I want to go to there. Ōkunoshima, or “Rabbit Island,” is a small island off of Japan’s coast with a dark past and a fluffy present.
Japan has two magical islands where rabbits and cats have been allowed to take over, and they are both excellent destinations for any animal lover.
The first, Okunoshima, is a small island in the Sea of Japan that was used as a top-secret military site manufacturing poison gas for chemical warfare in the second world war. Afterwards, the gas was disposed of by allied forces and the history of the island was hushed up.
Nobody is sure how the rabbits came to be on Okunoshima, but one theory is that they were brought in to test the lasting effects of the poison gas manufactuing. Another theory is that the rabbits were released by a group of schoolchildren on a field trip in the seventies. Either way the rabbits have survived and indeed, thrived and are so used to human tourists that they will hop on people’s laps. Visitors are allowed to feed the rabbits, and pellets of rabbit food are sold for ¥100 a cup at the Kyukamura Okunoshima resort hotel located on the island.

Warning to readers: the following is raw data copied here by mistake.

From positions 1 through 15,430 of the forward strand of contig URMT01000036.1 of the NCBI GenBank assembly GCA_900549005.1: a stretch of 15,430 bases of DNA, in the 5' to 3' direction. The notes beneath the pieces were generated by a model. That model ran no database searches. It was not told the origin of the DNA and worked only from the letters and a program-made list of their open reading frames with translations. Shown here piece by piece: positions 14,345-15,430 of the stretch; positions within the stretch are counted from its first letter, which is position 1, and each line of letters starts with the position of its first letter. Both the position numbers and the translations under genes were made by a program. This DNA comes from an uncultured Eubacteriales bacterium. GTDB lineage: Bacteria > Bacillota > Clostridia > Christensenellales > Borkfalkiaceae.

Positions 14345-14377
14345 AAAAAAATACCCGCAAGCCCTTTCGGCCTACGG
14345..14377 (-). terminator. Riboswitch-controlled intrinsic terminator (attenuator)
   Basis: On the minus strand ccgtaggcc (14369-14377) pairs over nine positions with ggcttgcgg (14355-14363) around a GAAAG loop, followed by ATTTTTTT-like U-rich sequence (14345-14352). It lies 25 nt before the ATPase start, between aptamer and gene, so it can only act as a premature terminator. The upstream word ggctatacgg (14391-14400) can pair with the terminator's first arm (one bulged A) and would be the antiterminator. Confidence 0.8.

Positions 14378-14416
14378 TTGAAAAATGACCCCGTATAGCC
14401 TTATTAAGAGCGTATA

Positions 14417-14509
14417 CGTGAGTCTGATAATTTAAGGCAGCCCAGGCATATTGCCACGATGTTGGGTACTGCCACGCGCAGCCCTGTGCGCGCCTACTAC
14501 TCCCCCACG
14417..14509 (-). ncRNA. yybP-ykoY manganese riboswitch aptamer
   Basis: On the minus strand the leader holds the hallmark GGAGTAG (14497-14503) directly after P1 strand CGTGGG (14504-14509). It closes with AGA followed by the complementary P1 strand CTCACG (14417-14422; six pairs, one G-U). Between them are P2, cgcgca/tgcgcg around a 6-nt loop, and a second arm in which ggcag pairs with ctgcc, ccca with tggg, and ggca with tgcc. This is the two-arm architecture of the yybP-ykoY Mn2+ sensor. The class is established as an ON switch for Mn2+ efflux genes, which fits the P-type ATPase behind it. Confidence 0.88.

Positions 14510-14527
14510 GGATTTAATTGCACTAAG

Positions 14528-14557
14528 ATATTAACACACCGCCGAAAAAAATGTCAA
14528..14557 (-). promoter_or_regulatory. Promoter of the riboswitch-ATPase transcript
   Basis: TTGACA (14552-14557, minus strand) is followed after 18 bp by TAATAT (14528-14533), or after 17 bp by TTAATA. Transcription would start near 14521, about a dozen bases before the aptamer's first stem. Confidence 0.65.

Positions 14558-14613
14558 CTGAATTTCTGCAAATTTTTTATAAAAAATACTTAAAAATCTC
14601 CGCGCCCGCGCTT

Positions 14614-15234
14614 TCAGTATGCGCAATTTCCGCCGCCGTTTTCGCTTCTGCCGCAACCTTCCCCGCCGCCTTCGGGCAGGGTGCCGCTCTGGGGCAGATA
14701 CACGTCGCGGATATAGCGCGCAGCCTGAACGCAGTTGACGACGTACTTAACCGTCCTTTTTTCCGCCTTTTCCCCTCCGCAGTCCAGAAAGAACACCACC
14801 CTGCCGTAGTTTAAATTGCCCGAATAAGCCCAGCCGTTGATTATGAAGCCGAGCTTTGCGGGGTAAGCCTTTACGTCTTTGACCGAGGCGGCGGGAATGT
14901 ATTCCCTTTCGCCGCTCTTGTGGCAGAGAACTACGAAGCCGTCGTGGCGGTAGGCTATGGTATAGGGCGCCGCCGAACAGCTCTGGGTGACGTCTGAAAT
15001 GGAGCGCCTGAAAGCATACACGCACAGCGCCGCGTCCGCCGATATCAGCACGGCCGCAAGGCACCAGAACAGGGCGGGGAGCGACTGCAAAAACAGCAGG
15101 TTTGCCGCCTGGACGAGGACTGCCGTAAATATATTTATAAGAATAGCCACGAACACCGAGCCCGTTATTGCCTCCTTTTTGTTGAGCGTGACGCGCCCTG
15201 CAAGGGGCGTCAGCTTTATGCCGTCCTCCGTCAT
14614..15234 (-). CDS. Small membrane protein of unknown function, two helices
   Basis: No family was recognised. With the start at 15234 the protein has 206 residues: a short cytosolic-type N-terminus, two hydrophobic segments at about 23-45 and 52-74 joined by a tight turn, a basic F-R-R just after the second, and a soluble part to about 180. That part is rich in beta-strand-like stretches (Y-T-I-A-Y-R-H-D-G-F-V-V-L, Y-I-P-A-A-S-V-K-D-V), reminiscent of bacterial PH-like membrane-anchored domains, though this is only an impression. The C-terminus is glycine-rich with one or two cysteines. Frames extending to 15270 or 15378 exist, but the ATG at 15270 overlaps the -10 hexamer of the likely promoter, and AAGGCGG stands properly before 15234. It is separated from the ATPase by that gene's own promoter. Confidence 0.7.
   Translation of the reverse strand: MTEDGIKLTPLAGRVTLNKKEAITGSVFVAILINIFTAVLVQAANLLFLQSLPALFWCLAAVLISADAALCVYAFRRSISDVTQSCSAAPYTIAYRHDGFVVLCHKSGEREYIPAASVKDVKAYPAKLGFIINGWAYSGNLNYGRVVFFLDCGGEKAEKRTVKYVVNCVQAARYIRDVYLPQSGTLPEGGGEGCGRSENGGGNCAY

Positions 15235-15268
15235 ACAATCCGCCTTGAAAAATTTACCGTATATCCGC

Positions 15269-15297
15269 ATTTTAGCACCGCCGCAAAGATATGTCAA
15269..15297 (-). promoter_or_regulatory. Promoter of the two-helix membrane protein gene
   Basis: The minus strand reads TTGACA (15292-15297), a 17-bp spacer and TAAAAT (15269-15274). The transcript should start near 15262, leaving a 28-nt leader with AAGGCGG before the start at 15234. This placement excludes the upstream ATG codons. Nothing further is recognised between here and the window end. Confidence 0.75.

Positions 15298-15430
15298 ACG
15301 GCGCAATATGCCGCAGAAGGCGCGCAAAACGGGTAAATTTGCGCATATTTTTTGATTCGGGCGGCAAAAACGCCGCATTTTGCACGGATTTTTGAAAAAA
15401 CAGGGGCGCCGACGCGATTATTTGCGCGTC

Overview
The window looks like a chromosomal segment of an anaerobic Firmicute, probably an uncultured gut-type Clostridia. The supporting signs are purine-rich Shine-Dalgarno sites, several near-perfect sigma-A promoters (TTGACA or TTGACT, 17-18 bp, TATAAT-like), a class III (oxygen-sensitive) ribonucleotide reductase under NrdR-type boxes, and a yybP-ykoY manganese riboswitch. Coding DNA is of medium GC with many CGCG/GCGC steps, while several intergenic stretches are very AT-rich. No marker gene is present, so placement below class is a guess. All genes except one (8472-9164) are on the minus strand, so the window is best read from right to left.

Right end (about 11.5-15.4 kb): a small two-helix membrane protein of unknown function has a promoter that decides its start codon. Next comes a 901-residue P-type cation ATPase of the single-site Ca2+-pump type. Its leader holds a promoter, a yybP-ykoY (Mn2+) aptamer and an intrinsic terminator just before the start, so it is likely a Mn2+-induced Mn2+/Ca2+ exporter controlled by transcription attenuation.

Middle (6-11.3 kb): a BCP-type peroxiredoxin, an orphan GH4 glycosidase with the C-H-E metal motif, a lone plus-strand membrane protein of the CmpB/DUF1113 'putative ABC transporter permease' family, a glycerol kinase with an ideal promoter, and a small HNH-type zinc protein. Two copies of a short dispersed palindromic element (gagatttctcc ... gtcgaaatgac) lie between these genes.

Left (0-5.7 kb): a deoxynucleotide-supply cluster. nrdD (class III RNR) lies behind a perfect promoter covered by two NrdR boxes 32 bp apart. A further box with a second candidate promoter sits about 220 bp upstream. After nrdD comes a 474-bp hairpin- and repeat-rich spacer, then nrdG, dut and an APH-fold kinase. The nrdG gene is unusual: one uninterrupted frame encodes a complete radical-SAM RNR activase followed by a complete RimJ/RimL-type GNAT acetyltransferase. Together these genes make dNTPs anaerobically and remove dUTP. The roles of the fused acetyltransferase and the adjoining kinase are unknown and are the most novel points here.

The next island, The Cat Island, officially called Tashirojima, is a small island in Ishinomaki City, Miyagi Prefecture, Japan, that is inhabited by more cats than people. The island has become known as “Cat Island” due to the large stray cat population that thrives as a result of the local belief that feeding cats will bring wealth and good fortune. The cat population is now larger than the human population on the island. Many buildings on the island have been built to resemble cats, as seen below.
The final island, Big Major Cay in the Bahamas is a small, uninhabited island and very popular anchorage. The Exuma Banks side of the island has two beautiful beaches, one of which is home to one of the most famous attractions in the area - swimming pigs.
Nobody is sure how the pigs ended up in an island in the middle of the sea, but it’s generally believed that they were left there by passing sailors who may have brought them as a food source. However, the sailors never returned and the lucky pigs rather than end up as bacon found themselves a home.
Finding food has never been a problem. Over the years local yachts and sailboat cruisers brought their scraps and leftovers to the beach so the pigs could feed. The clever pigs have also worked out that the crews of passing yachts regularly dump excess food into the sea. Today the beach is a popular tourist attraction and whether or not they remember to bring their swimming gear, the tourist will always bring food. The hungry pigs eagerly plunge into the waves when they see a yacht and will swim a few hundred feet up to the vessel in the hope of a free meal.
The pigs are so successful in their enterprise that they are now living the dream by raising their family of eight on a tropical island in the Caribbean with nothing to do but eat, sleep and swim.